Price discrimination occurs when a firm charges different prices to different buyers of identical goods due to reasons not related to differences in cost

Any business can use price discrimination to boost profit. Price discrimination typically results in less consumer surplus and more producer surplus. Price discrimination is frequently linked to monopolies.

Conditions Necessary For Price Discrimination

Three requirements must be met for a company to price discriminate, which are: the company must have market power, the company must be able to segment its market, and the company should be able to deter the resale of its goods.

1. The firm must have market power: This means firms seeking to price discriminate should have the market power to raise prices above marginal cost.

If a firm lacks market power, then it cannot price discriminate.

This is the reason perfectly competitive firms can not price discriminate because they are mostly price takers.


2. The firm must be able to segment its market demand: The firm should have the capacity to divide its market demand into different segments depending on its price elasticity of demand.

The firm may divide its market demand into an elastic segment (buyers who are price-sensitive) and an inelastic segment (buyers relatively insensitive to price).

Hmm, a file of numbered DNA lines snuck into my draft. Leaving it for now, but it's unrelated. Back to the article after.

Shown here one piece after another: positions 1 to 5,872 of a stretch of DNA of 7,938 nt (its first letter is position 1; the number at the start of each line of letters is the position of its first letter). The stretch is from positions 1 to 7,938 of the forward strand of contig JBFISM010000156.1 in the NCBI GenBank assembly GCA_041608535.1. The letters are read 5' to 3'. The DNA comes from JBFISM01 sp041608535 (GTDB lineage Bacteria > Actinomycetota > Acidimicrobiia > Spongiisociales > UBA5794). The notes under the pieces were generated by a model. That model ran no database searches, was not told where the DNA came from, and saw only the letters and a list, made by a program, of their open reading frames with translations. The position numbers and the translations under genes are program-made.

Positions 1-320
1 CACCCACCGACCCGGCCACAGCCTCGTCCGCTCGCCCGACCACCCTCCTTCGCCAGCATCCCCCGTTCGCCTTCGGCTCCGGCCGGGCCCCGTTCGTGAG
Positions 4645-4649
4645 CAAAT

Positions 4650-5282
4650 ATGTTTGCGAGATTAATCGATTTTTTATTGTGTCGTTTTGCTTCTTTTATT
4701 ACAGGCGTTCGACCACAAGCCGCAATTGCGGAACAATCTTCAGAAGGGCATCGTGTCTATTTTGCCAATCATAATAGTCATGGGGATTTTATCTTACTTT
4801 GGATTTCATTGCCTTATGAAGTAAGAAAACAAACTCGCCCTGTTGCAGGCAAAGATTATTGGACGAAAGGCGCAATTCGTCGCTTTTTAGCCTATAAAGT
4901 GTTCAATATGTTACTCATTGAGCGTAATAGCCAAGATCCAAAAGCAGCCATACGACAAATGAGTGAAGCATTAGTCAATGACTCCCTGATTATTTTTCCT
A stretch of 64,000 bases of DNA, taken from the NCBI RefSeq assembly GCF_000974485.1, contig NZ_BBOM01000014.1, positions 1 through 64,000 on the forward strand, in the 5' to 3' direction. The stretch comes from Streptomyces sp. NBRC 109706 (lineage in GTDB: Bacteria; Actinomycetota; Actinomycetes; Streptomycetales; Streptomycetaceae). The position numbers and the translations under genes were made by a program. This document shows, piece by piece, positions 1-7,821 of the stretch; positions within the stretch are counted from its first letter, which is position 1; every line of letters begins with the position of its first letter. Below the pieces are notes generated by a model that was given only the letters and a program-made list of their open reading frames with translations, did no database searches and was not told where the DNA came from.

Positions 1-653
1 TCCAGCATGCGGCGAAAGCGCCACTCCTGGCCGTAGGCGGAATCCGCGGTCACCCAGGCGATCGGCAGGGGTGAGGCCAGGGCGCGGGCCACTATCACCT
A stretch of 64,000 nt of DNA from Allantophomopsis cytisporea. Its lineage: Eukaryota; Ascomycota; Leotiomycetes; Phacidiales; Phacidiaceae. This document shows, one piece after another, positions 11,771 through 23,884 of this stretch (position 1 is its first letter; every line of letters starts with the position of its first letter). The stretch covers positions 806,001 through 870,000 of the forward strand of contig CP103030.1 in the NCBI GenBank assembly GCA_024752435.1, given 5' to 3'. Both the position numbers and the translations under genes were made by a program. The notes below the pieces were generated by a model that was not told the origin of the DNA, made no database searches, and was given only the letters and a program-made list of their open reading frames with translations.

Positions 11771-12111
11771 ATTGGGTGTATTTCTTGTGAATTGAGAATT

They might charge less to elastic customers and more to inelastic customers.

3. The firm should be able to prevent arbitration or resale of the product: Even after segmenting its market, the business should be able to stop product resale to practice price discriminate.

There won't be any price discrimination if those from the lower-priced market can effectively acquire and resell goods to those from the higher-priced market.

Hence, a firm should be able to prevent resale to price discriminate.

Types Of Price Discrimination

There are three types of price discrimination, namely; first-degree price discrimination, second-degree price discrimination, and third-degree price discrimination. 

1. First-degree price discrimination: First-degree price discrimination, also referred to as perfect price discrimination, occurs when a business sells each unit of a good to different customers, charging each the amount (preferably the most) that they are willing to pay

To practice this kind of price discrimination, the seller of the good or service must have perfect knowledge of the maximum price that each consumer is willing to pay. 

He will then charge each customer the exact amount, leaving the consumer with no surplus. 

You will agree with me that it is almost impossible to correctly identify the maximum amount a consumer is willing to pay. 

Hence, this type of price discrimination is very rare. Perfect price discrimination allows the seller to obtain the highest revenue possible.  

To illustrate, a private doctor may charge his patient what he feels he can afford, just as a car dealer will likely consider how much a buyer might be willing to spend for a car.